Then, being an ideas man, he has an idea straight out of US foreign policy. Get all the witnesses together in Hangar 18, and blow it up. Problem solved.
The ideas man is having an idea. Kaboom, it is.
With genius like that it is easy to see why he is chief of staff. This decision is made by Vaughn alone and one lackey. Evidently the general has been cut out of the loop for being too fussy.
The problem now, it is clear, has become the guilt of the conspirators more than the saucer itself: Goal displacement once again prevails in public administration.
In fact, the only witnesses gathered are the astronauts and dozens of NASA scientists working on the saucer.
The witnesses about to be obliterated by the ideas man.
The Air Force grunts who dug it up are not there nor the technicians who edited the telemetry, nor are the two farmers who saw it fall and watched the digging from afar. The screen writer erased them I guess because no one will believe them anyway. No one but the ‘National Inquirer’ and ‘Faux News.’ (One imagines how Faux News would work Hillary Clinton in the frame.)
Meanwhile, the NASA scientists enter the saucer and find two dead humanoids killed by a gas leak (precipitated by the collision with the satellite) and that led to the crash-landing of the saucer which is otherwise sound. They also fathom the onboard IOS computer system and the alien language to learn much about these saucerites. Talk about a fast study! Thereafter it is straight from the playbook of Erich von Däniken. Stupid and boring.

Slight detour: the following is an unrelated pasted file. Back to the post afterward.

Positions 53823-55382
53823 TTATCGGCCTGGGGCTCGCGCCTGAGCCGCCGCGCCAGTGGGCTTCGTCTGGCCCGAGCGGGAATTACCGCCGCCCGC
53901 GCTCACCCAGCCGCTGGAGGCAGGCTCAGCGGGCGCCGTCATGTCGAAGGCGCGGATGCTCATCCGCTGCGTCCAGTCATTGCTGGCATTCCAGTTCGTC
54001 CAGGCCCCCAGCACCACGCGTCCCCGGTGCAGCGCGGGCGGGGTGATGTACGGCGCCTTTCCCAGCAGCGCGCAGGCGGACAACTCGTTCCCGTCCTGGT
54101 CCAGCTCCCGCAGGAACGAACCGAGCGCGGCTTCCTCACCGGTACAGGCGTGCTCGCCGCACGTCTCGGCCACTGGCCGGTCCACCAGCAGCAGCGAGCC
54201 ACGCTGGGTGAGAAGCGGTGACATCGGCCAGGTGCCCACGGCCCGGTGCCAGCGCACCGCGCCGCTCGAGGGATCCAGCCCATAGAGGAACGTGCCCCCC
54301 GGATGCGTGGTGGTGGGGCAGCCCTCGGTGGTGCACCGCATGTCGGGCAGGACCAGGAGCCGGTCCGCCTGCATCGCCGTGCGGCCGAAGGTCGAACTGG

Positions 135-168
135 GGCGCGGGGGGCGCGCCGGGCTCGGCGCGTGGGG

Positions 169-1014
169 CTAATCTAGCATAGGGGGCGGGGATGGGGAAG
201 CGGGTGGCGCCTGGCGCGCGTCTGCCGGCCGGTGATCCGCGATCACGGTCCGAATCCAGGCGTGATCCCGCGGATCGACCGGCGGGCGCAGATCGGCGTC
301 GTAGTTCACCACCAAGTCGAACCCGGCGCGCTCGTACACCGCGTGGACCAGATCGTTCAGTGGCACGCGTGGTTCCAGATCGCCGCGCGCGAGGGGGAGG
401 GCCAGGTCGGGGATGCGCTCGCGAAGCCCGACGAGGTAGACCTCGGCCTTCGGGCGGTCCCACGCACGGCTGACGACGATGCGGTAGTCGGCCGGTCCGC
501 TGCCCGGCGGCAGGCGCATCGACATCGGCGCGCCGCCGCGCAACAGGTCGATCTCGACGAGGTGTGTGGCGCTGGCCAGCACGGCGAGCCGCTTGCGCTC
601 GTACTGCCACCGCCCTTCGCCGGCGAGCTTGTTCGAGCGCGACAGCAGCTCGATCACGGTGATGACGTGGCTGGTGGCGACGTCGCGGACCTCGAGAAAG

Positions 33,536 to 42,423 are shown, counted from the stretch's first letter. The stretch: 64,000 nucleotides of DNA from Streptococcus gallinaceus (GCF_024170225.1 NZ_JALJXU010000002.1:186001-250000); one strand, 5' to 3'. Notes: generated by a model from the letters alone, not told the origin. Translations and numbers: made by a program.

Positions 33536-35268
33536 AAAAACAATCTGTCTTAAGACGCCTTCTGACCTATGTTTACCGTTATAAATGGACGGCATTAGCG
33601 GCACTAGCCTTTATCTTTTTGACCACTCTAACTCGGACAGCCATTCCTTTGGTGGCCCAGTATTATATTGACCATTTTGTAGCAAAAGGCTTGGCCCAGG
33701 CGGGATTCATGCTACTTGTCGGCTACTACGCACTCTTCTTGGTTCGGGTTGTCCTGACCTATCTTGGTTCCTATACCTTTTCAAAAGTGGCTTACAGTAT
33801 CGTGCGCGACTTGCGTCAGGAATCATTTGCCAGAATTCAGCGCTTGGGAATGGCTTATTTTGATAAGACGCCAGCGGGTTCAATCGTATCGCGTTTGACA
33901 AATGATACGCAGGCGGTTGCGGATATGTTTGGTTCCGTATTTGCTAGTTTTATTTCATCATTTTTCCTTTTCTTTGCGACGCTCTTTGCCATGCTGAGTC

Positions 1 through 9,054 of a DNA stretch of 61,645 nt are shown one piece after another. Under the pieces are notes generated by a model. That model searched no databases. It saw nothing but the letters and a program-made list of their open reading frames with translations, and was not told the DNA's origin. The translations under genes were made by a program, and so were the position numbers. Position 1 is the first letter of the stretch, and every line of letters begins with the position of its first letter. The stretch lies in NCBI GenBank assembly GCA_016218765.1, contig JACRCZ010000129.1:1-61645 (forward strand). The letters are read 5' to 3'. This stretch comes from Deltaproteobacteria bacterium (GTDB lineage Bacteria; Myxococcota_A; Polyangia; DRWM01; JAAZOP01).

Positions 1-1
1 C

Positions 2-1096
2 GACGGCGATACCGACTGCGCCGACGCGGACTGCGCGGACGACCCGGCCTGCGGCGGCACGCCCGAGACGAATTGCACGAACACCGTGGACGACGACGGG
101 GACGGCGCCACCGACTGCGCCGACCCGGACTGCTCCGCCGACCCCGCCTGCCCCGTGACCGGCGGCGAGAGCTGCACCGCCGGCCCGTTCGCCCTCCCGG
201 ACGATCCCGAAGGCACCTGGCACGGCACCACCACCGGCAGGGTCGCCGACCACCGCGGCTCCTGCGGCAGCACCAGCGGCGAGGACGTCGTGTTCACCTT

When watching the film I read a few reviews, including Vincent Canby in ‘The New York Times’ who was so….[what is the right word] disdainful, I wanted to defend the movie. The tone of Canby’s review is personal irritation that he, reviewer for ‘THE NEW YORK TIMES’ had to review it, but that is hardly the fault of the film-makers. Complain to the assignments manager and in the meanwhile act like a professional and ‘Do your job’ as they say at Foxboro.
The set up reminded me of Stephen Coonts's ‘Saucer’ (2002) which I liked for its mile-a-minute ride. The conundrum of what to do with evidence of alien life also called to mind ‘My Favorite Martian’ but not for long.